Higgs at Collider exhibition launch
God particle scientist Professor Peter Higgs makes a rare public appearance at London's Science Museum today to celebrate the launch of a new "Collider" exhibition.
The £1 million exhibition is devoted to the Large Hadron Collider (LHC), the giant atom-smashing machine near Geneva where scientists hunted down the elusive subatomic particle that bears the Edinburgh professor's name.
Prof Higgs predicted the existence of the Higgs boson, which is believed to give other particles mass, in 1964. Because of its fundamental importance it was dubbed the "God particle".
A particle confirmed as being a type of Higgs boson was finally detected at the LHC last year, earning the professor a share of the Nobel Prize in Physics.
At a preview of the new exhibition, Prof Higgs will take a tour and answer questions from journalists. Later, he will take part in a private discussion about the story of the discovery with an invited audience of schoolchildren.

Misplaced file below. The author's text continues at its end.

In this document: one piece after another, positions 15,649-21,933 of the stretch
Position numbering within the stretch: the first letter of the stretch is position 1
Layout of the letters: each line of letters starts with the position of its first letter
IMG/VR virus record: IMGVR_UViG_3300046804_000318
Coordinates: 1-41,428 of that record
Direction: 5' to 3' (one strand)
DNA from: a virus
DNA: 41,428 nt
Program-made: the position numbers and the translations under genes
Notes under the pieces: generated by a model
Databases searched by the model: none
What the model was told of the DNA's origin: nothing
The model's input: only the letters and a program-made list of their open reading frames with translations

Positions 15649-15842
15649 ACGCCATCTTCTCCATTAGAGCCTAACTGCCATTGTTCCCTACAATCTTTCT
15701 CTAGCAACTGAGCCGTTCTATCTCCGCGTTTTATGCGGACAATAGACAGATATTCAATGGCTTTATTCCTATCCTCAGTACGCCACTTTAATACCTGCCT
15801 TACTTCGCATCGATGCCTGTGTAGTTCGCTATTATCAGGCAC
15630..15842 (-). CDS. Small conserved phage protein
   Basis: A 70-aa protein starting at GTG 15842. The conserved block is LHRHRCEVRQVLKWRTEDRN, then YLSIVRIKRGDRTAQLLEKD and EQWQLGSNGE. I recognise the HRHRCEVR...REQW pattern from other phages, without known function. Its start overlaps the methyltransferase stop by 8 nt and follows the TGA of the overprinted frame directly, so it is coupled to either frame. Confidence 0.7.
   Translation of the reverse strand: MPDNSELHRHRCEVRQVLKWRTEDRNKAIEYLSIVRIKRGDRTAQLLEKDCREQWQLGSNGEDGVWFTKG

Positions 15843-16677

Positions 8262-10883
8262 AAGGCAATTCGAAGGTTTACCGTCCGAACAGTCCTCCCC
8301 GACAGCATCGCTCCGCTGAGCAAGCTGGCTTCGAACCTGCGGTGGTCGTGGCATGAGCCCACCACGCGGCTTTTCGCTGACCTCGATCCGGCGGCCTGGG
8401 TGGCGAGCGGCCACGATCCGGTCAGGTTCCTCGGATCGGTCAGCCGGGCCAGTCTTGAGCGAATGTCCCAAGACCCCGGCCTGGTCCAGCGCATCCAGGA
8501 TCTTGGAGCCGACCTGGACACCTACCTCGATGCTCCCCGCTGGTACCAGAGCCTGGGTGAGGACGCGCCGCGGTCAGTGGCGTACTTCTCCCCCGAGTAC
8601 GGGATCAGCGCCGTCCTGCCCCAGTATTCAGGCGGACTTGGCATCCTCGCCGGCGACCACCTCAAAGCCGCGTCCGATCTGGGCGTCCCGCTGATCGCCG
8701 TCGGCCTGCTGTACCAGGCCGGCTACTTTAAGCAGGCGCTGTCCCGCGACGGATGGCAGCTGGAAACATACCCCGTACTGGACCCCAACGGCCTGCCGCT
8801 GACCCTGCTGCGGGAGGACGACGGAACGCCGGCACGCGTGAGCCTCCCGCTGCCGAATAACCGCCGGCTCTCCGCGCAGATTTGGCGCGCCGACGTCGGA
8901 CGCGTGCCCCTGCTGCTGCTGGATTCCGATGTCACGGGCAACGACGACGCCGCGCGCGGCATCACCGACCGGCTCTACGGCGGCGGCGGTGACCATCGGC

In the afternoon the museum hosts a sold-out double bill event featuring leading cosmologist Professor Stephen Hawking and novelist Ian McEwan.
Prof Hawking will give a talk on his life, fundamental physics, and understanding the universe, while Mr McEwan explores the differences and links between science and art with top theoretical physicist Nima Arkani-Hamed.
The exhibition, which opens to the public on Wednesday, employs an immersive blend of theatre, video and sound art to provide a behind-the-scenes look at the Cern particle physics laboratory in Geneva.
Visitors will be transported to the heart of the LHC and can follow the journey taken by particles as they fly close to the speed of light around the machine's 27 kilometre beam tunnels.
Real LHC artefacts, including the 15-metre long magnets that steer the particle beams, will also be on show.
Alison Boyle, the Science Museum's curator of modern physics, said: "I've been lucky enough to visit Cern and see inside the LHC - it's an unforgettable experience.
"Particle physics is a challenging topic for an exhibition, but it's also a compelling one. We want to give our visitors a tangible sense of the extraordinary ambitions of the LHC and the excitement of working on the project. Collaborating with Cern and our talented creative team, we're really looking forward to recreating this experience for our visitors."
Cern director general Rolf Heuer, who will also attend the preview, said: "I'm very much looking forward to seeing the Science Museum's new LHC exhibition when it opens. I particularly like the fresh, theatrical approach the museum is taking to bringing the drama and excitement of cutting-edge science to the public."